Banks, insurance companies, auto companies, the mortgage industry, and now, California?

The Washington Post reports that the administration has rebuffed a round of advances from California officials for help with the state's $24 billion deficit... for now:

After a series of meetings, Treasury Secretary Timothy F. Geithner, top White House economists Lawrence Summers and Christina Romer, and other senior officials have decided that California could hold on a little longer and should get its budget in order rather than rely on a federal bailout.

These policymakers continue to watch the situation closely and do not rule out helping the state if its condition significantly deteriorates, a senior administration official said. But in that case, federal help would carry conditions to protect taxpayers and make similar requests for aid unattractive to other states, the official said. The official did not detail those conditions.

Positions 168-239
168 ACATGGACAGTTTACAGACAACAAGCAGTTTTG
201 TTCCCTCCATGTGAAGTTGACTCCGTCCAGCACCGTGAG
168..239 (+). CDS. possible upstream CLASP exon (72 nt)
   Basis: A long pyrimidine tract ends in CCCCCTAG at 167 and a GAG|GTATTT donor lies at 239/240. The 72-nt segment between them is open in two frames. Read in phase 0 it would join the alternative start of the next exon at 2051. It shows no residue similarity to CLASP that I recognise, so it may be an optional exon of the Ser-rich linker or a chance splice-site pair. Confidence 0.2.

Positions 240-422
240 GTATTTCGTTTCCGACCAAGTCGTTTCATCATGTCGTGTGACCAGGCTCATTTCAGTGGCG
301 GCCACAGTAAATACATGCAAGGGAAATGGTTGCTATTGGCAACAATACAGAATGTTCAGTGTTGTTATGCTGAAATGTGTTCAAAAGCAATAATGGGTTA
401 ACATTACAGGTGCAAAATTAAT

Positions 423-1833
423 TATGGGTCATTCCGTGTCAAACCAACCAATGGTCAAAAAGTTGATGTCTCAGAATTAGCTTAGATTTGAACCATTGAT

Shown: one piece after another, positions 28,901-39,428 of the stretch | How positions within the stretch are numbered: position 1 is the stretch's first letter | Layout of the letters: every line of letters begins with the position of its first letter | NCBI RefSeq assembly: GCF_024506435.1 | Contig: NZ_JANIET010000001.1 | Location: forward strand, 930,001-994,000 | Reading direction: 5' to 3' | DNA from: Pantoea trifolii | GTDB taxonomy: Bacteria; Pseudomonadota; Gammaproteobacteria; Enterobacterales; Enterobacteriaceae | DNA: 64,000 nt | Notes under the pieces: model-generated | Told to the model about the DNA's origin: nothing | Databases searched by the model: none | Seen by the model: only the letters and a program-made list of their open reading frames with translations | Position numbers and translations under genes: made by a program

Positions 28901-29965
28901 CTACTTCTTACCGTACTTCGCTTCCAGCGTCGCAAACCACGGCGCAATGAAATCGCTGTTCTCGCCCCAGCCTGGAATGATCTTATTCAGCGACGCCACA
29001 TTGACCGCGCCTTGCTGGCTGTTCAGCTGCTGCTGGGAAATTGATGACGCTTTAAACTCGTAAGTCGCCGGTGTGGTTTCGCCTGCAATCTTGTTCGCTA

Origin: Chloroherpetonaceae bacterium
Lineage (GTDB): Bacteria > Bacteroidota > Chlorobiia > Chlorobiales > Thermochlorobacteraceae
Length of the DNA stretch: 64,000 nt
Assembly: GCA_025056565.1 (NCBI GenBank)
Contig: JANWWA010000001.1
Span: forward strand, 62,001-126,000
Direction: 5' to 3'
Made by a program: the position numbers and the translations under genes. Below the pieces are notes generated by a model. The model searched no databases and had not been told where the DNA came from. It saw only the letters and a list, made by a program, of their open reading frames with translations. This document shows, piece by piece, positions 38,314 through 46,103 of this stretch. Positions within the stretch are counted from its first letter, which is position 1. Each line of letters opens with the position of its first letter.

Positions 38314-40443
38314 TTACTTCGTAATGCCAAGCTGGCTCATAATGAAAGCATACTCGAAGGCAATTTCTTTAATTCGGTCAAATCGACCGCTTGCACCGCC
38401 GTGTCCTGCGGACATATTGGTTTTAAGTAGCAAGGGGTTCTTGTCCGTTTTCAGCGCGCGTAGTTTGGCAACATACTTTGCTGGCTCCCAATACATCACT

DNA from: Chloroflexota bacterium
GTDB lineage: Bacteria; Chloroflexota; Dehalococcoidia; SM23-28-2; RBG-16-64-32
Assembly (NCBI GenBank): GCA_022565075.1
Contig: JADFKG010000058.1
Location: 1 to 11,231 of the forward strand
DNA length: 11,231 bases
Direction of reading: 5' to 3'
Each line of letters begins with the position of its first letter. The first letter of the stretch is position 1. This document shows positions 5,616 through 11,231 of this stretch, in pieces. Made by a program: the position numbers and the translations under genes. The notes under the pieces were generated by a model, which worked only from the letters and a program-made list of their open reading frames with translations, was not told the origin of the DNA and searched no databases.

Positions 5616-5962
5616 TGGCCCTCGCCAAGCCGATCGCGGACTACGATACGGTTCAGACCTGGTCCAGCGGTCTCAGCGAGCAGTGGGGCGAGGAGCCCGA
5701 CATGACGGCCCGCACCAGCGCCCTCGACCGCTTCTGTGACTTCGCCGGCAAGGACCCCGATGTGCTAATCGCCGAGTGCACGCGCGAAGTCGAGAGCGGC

The paper points out that Michigan has made some headway in getting special aid (even setting aside the bailouts of GM and Chrysler) through a program to help auto parts suppliers switch industries.

Other links this morning:
Chrysler Resumes Production (WSJ)
Freddie's Accidental CEO Tries to Shed Job (WSJ)
Obama Stamp Is on Finance Rules (WSJ)
Town's Friendly Bank Left Nasty Mess (WSJ)
G.M. Announces Deal to Sell Saab (Reuters)